Conclusion

Compared with a community intervention alone, a clinical decision support system plus a community intervention reduced antimicrobial use for acute respiratory tract infections in rural primary care settings.

*See Glossary.

Source of funding: Centers for Disease Control and Prevention.

For correspondence: Dr. M.H. Samore, VA Salt Lake City Health Care System, Salt Lake City, UT, USA. E-mail matthew.samore@hsc.utah.edu.


Commentary

The study by Samore and colleagues is an important contribution to the existing literature about community-based interventions on antibiotic prescribing because it is one of a few well-designed studies to be completed. Welschen and colleagues showed a 12% absolute reduction in antibiotic prescribing for respiratory tract infections in general practice (1). In a nonrandomized trial, Gonzales and colleagues found a 26% reduction of antibiotic prescribing for uncomplicated acute bronchitis in a large-scale, population-based, multidimensional intervention (2).

Samore and colleagues found that a CDSS added to a multifaceted community intervention reduced prescribing rates, while the community-based intervention alone had no effect. An absolute reduction of 9% in antibiotic prescribing is a modest effect given the high prescribing rates in the United States. However, the reduction of macrolides may have greater importance because a reduction in macrolide use may reverse antibiotic resistance (3).

This study has some important limitations. The intervention at the primary care level consisted of much more than a CDSS, such as educational lectures, group meetings, pay for performance, and feedback on prescribing practices. It is unclear which components contributed to the results, whether this intervention is easy to reproduce in other settings, and whether it is sustainable over time. Patient preferences and values for antibiotic use and respiratory infections were also not included in the system. Finally, the categorization of diagnoses for which antibiotics were “always indicated” is debatable, especially for acute otitis media (4) and streptococcal pharyngitis (5).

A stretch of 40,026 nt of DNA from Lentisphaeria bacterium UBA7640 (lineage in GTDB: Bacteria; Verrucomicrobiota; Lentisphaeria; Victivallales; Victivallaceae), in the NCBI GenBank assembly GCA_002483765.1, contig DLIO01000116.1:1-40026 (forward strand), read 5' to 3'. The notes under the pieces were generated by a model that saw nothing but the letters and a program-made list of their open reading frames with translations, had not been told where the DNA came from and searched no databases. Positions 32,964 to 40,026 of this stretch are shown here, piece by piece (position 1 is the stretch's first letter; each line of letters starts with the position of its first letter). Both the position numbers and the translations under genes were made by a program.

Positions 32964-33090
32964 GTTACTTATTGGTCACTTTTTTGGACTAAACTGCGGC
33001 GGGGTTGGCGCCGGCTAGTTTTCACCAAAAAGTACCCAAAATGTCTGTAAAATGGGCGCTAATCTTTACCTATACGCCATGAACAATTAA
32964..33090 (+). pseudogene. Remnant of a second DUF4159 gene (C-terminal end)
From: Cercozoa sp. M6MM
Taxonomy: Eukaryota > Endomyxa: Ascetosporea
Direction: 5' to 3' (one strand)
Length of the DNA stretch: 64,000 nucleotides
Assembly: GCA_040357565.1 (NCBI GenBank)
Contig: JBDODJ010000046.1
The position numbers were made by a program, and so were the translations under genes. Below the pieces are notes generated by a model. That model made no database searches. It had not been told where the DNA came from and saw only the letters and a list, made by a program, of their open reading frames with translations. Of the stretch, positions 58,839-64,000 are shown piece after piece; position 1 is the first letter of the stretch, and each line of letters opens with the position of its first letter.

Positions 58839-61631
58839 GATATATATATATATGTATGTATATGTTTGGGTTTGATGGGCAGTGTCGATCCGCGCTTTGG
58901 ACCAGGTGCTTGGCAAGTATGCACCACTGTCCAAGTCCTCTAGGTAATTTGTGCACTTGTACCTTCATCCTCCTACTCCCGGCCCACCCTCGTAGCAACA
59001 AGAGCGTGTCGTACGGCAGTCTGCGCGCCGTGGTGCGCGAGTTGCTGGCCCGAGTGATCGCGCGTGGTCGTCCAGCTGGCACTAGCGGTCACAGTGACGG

Morten Lindbaek, MD
University of Oslo
Oslo, Norway


References

1. Welschen I, Kuyvenhoven MM, Hoes AW, Verheij TJ. Effectiveness of a multiple intervention to reduce antibiotic prescribing for respiratory tract symptoms in primary care: randomised controlled trial. BMJ. 2004;329:431. [PubMed ID: 15297305]

2. Gonzales R, Steiner JF, Lum A, Barrett PH Jr. Decreasing antibiotic use in ambulatory practice: impact of a multidimensional intervention on the treatment of uncomplicated acute bronchitis in adults. JAMA. 1999;281:1512-9. [PubMed ID: 10227321]

3. Seppälä H, Klaukka T, Vuopio-Varkila J, et al. The effect of changes in the consumption of macrolide antibiotics on erythromycin resistance in group A streptococci in Finland. Finnish Study Group for Antimicrobial Resistance. N Engl J Med. 1997;337:441-6. [PubMed ID: 9250845]

4. Del Mar C, Glasziou P, Hayem M. Are antibiotics indicated as initial treatment for children with acute otitis media? A meta-analysis. BMJ. 1997;314:1526. [PubMed ID: 9183201]

5. Zwart S, Rovers MM, de Melker RA, Hoes AW. Penicillin for acute sore throat in children: randomised, double blind trial. BMJ. 2003;327:1324. [PubMed ID: 14656841]